When deciding between establishing your lawn from seed or covering your lawn with sod, you needn’t stress. There’s no contest. Sod wins. Let’s add up the score of sod vs seed
Some of the most popular grasses, especially certain varieties of warm season grasses (bermuda, zoysia, St Augustine) either lack uniformity when seeded or do not produce viable seed. They can only be vegetatively planted either as sod. sprigs or plugs. The NC Sod Producers Association website (www.http://ncsod.org) is a great resource for helping you decide which grass is best for your situation.
Sod -- the lush carpet of grass -- looks good from the moment it is installed on a lawn, usually within a day. If you start with seed, however, you start with bare ground perhaps covered by a little mulch, and the seed may actually end up feeding the birds before it ever has a chance to mature into a lawn. Seed could take months to produce a viable lawn. Walking barefoot on a newly installed sod lawn is one of the great pleasures of life. Children often like to roll and play on it and you don’t have to worry about weeds in a sod lawn. Let them play, but not too long. You’ll want your new sod lawn to adjust to its new location.
Landscaping with sod can instantly increase the market value of a property by as much as 15 percent, according the North Carolina Sod Producers Association. Using sod can enhance “curb appeal,” thus resulting in a quicker sale by attracting prospective buyers sooner. A home for sale with a newly seeded lawn has the look of desperation about it. Prospective buyers may wonder what else has been neglected.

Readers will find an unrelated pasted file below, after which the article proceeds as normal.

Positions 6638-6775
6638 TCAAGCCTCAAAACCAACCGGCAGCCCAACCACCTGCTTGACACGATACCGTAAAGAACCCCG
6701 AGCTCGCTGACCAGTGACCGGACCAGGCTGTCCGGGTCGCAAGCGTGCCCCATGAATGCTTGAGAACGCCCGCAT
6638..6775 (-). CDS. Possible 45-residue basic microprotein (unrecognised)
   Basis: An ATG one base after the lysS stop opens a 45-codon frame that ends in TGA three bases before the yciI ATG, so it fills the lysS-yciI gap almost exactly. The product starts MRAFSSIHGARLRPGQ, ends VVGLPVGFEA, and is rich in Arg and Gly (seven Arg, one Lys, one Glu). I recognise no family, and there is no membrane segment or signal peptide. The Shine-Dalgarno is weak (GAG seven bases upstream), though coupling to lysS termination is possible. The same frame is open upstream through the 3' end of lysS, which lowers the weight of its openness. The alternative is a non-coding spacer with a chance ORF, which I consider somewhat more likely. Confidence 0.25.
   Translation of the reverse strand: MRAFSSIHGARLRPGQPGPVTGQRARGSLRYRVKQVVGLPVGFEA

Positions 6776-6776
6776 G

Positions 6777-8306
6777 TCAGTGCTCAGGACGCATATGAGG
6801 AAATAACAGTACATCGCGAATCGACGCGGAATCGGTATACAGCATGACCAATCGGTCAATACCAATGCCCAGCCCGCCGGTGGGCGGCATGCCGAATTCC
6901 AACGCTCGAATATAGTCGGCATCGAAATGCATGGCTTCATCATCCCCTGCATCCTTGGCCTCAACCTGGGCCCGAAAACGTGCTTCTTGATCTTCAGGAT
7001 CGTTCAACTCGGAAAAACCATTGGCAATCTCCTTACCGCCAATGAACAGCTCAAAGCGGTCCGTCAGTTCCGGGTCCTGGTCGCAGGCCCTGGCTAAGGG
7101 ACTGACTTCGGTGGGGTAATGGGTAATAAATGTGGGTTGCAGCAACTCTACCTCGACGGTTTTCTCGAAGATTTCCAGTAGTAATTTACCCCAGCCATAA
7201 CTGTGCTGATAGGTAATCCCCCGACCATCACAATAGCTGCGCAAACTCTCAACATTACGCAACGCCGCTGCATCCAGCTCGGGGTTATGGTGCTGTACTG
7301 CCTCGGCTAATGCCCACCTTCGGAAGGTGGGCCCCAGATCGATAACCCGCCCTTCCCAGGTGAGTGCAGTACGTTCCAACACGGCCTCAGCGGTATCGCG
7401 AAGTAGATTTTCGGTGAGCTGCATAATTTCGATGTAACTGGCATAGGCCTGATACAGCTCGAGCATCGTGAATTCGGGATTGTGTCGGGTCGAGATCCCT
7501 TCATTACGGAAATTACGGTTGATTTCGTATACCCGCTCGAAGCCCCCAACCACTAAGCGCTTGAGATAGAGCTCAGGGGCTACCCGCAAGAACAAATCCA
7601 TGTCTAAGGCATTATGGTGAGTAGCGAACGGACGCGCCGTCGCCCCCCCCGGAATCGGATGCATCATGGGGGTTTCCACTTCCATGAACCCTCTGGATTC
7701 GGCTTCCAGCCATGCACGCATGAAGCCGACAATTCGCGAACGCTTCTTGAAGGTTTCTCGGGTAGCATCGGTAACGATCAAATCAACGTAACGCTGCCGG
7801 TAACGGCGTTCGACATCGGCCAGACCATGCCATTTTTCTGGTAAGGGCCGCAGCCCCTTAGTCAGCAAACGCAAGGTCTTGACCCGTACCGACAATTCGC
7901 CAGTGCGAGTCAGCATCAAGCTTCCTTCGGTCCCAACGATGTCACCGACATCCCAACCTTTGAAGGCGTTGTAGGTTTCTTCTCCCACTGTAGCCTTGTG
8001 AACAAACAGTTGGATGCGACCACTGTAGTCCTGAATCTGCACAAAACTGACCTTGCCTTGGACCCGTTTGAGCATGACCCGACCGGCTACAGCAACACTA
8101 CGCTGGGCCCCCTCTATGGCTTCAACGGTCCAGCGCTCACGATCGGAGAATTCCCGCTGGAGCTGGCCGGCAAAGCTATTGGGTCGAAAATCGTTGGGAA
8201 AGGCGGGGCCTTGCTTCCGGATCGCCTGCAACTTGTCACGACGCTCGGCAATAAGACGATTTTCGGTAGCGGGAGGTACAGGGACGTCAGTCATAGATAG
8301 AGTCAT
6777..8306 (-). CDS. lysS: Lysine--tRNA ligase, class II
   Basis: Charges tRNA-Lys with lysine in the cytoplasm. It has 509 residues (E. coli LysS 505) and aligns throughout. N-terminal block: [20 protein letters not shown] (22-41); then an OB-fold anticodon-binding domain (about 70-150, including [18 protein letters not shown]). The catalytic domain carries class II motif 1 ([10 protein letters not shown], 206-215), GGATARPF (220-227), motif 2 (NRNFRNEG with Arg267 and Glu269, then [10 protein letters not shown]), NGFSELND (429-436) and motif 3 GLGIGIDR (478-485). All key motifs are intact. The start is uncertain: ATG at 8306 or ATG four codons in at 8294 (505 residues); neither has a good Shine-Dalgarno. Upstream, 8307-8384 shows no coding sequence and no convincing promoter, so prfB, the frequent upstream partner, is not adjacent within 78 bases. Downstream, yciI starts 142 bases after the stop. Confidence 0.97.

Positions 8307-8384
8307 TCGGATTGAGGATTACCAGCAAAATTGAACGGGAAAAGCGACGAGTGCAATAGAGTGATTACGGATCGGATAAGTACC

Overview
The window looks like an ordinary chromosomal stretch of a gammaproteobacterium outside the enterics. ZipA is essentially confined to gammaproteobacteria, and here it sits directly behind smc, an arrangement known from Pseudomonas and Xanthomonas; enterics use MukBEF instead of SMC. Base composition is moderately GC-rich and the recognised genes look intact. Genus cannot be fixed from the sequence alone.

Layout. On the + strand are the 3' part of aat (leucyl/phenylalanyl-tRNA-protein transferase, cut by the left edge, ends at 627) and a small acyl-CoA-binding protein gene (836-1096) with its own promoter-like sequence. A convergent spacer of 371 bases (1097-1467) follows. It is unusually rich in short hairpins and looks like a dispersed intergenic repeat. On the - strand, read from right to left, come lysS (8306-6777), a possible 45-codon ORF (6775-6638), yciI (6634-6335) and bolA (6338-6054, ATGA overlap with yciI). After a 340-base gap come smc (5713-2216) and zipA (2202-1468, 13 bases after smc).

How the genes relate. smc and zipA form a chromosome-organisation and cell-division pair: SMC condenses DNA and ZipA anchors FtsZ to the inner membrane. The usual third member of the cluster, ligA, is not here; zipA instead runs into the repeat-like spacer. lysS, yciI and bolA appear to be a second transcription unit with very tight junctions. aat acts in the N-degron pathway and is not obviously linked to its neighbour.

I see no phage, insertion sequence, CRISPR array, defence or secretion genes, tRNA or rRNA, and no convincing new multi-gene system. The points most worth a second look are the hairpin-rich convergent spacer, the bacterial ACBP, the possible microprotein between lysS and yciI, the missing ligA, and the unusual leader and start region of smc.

Both sod and seed can be completed in a day so the score is even here. Both require the same amount of soil preparation and the success of both depends on the expertise of the installer. “You can tell if your sodded lawn is establishing correctly by pulling up on it. Any resistance means that it is rooting into the soil. Once established you should not be able to lift the sod. This may only take several weeks under ideal conditions” - Dr. Art Bruneau, Professor Emeritus of NC State University.
Sod, unlike seed, can be planted anytime of the year as long as the ground is not frozen. Cool season grasses are best seeded in early fall but constant care is required for several months. Spring seeding of tall fescue and Kentucky bluegrass in the Piedmont region of North Carolina often fails because of increasing high temperatures and competition from annual grassy weeds such as crabgrass. The seeding season may not fit into your busy schedule. Wouldn’t you rather be having fun rather than planting seed, maintaining for several months then hoping for it to fill in and mature ?
“Sod may cost more in the short term for the installation, but in the long term the time savings make it worth the initial costs” The work involved in creating a lawn from seed can take weeks or months. And time is money. A lawn created from seed can take over 6 or 12 months to become established. In that time, it will need the special care of watering, extra fertilizer for growth and may need herbicides to keep the weeds away. Yes, seed is cheaper than sod that first week, the difference will be minimal in the long run. And with sod, a beautiful and useful lawn was present from the start.
Sod provides instant soil stabilization in erosion-prone areas. Because sod is a fully mature, cultivated product, it can be installed on slopes where seeding is difficult if not impossible. Sod also arrives weed-free thus requiring less herbicides. Starting from seed requires hoping that the grass seedling will fill in before any weeds establish.
Professional resources suggested by the N.C. Sod Producers Association include: